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Published 09/01/2013 email E-MAIL print PRINT

Bloomberg New Contemporaries 2012

Institute of Contemporary Arts (ICA), London
27 November 2012–13 January 2013

by NICOLA HOMER

New Contemporaries has supported emerging artists from British art schools since 1949. Democratic and accessible, the open-submission exhibition provides a professional platform for art graduates. Figurative pioneers David Hockney and R.B. Kitaj made 1961 a stellar year whereas Turner-prize winning artists Damien Hirst and Mark Leckey were among the cool conceptualists of 1989.

The annual exhibition has come a long way, from its initial year when named “Young Contemporaries” and endorsed by specialists like National Gallery director Philip Hendy, to the controversial student-run show at the Royal Academy in 1970. More recently, it has invited an outside team from the arts profession to be selectors. This year, unusually, no painter was on the panel: it included Iranian-born sculptor Nairy Baghramian, British film-maker of Irish and Palestinian descent Rosalind Nashashibi, and London-based conceptual artist duo Cullinan Richards.

Selectors were not aware of the entrants’ art schools or nationalities during the judging process. From over 1,500 submissions, a select group of artworks was gathered by a van travelling around the country and then viewed during a five-day period. Finally, 29 artists were chosen for the nationally touring exhibition. It was first situated in an old sorting office at the Liverpool Biennial before it was skilfully edited down to fit the cool white space of the ICA.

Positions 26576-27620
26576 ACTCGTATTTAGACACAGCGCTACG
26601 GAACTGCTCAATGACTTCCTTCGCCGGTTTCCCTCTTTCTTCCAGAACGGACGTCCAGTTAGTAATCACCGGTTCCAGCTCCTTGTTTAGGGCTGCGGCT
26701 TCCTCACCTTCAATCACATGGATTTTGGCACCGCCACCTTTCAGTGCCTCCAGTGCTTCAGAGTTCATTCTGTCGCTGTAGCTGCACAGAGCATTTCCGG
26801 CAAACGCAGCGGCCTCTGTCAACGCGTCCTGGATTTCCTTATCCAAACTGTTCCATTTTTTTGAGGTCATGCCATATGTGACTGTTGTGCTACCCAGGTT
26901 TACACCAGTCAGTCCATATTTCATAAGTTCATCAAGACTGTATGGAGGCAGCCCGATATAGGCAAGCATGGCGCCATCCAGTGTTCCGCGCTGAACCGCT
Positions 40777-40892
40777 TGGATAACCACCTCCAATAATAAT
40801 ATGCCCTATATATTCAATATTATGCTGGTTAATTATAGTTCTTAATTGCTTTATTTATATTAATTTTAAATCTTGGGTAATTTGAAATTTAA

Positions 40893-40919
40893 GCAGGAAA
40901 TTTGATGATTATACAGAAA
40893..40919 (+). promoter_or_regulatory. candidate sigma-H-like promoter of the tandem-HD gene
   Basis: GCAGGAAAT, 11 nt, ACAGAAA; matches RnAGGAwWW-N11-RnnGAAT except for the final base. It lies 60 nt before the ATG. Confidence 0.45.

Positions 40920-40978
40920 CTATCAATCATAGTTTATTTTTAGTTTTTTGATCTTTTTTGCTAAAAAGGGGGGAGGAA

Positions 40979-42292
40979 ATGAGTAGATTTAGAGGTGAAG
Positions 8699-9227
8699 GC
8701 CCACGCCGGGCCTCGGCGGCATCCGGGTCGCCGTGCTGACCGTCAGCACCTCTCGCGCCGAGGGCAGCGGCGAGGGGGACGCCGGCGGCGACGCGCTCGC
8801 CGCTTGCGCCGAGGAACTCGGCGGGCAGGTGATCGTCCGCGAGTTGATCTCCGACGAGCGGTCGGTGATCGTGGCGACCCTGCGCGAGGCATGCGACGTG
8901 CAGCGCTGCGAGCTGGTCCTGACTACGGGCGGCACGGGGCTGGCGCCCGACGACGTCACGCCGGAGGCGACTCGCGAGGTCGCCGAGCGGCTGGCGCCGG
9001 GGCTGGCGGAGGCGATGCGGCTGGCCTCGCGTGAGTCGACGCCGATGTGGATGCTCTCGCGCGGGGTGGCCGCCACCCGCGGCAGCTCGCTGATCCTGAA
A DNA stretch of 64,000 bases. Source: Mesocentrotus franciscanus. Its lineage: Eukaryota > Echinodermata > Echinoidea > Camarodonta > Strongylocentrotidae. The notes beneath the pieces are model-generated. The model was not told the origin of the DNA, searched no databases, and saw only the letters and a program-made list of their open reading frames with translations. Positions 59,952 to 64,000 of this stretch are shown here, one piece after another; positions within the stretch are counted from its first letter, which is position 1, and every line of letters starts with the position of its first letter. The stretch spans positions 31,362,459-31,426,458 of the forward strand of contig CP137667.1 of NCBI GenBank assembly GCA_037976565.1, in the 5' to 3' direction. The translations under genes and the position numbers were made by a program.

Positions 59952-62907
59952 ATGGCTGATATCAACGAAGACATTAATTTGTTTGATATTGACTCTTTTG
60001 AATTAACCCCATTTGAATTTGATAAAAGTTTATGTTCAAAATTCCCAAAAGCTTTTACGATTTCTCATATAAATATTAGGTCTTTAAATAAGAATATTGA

The majority of artists hail from top London schools such as the Royal College of Art, reflecting the capital’s fantastic reputation on the global stage. Yet a number originate from foreign shores, including Hong Kong, Norway, Poland, Switzerland and Togo, and display a maturity of thought and process. As ICA curator Matt Williams observes: “This year, the work suggests a level of confidence, plus an academic knowledge and an awareness of the international art scene.”

Williams explains that curating a pre-selected body of work presents a unique task: “Due to the nature of the process, ie receiving pre-selected work, it’s difficult to curate the exhibition per se, so often the curatorial decisions are intuitive. Obviously while taking into consideration the form, colour and gallery space. It’s about trying to play to the artist strengths, especially given emphasis upon painting.”

The tactile versatility of this traditional artistic medium is seen in the exotic mix of paint and collage in They Visited Twice (2012) by Freya Douglas-Morris, abstract oil on raw linen Untitled (2012) by Tyra Tingleff, and acrylic and watercolour Fronds (2011) by Jan May. Prints are affective in their range, from the classically solemn Portrait of Silenus 2 (2012) by Samuel Taylor to the wittily comic Nimm lieber ein Taxi! (2012) by Oliver Osborne. And videos are remarkably engaging: Tony Law invites one to take an elegiac walk in Strolling (2012) whereas Simon Senn documents the gritty reality of life in the Soweto township in South Africa in Meadowlands Zone 1 (2010). However, through the video loops and marks on canvas, there is an enduring sense of that decidedly modern aesthetic of repetition in this snapshot of art graduates. This makes it recommended viewing.

 



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